US, India working to resolve woes of closed varsity students
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US, India working to resolve woes of closed varsity students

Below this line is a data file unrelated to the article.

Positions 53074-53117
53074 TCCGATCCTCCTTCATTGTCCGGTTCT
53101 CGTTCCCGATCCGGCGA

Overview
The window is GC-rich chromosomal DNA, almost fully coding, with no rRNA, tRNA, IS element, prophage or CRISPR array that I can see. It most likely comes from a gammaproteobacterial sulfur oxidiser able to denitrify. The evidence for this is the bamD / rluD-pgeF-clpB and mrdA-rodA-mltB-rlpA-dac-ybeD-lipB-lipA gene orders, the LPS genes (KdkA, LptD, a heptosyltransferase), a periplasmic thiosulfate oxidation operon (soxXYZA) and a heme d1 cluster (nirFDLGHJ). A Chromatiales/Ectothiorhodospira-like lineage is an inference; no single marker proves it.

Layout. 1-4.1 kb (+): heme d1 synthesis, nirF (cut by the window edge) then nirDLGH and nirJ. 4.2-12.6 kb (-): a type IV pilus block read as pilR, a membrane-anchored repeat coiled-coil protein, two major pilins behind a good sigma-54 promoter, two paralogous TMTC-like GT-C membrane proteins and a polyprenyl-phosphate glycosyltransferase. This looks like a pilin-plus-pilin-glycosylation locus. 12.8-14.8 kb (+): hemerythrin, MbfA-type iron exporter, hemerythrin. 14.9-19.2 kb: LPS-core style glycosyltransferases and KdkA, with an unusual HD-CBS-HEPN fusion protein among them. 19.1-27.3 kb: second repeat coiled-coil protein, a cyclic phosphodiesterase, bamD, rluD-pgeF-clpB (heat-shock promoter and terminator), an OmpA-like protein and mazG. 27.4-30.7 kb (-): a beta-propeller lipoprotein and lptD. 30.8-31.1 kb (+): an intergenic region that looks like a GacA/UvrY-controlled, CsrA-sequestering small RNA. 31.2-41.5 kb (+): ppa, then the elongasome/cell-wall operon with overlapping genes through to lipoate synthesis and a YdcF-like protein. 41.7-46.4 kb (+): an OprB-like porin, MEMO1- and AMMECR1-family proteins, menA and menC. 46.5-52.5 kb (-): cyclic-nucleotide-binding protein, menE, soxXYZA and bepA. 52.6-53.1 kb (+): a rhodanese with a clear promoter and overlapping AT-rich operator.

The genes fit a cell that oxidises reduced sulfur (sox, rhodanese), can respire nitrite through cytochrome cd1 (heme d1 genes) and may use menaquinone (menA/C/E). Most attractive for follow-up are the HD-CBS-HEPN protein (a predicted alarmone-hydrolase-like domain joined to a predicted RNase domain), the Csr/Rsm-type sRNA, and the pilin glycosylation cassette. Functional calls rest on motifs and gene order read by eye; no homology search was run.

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US authorities have agreed to work closely with the Indian embassy here for early resolution of the problems faced by hundreds of Indian students affected by the closure of a fraud US university. The agreement was reached during a meeting here between a group of Indian students of the Tri-Valley University (TVU) with Indian Ambassador Meera Shankar with representatives from the US Immigration and Customs Enforcement (ICE) and Student Exchange Visitor Programme (SEVP) present. There was a detailed and useful discussion and exchange of information on the manner in which the problems of students at TVU are being addressed, and some of the continuing concerns of the students, the embassy said. “It was agreed that the students and representatives from ICE and SEVP would remain in touch with the Embassy to continue to work together for early resolution of the issue,” The Embassy said it had also been informed by US authorities that more than 50 per cent of the students were at various stages of processing for reinstatement. Other students were advised to contact ICE on their website (www.ice.gov/sevis), or contact their call centre at telephone 703-603-3400 to initiate the consideration of their cases. Nearly 1,500 Indian students face the prospect of deportation unless they can secure admission to another school to maintain their visa status. As many as 18 Indian students were radio tagged to prevent their fleeing. Anklet monitors of 11 of the students have since been removed following the intervention of the Indian consulate in San Francisco. Earlier, US Secretary of State Hillary Clinton had in a Feb 22 letter to Shankar assured her that the State Department is following the case “closely and is working with the Department of Homeland Security and the Government of India to ensure fair and appropriate treatment of the students.” Reiterating the strong commitment to foster educational exchanges with India, Clinton also said, “Indian students make a strong contribution to both our countries and it is among my priorities to ensure that this pillar of our partnership remains strong”.

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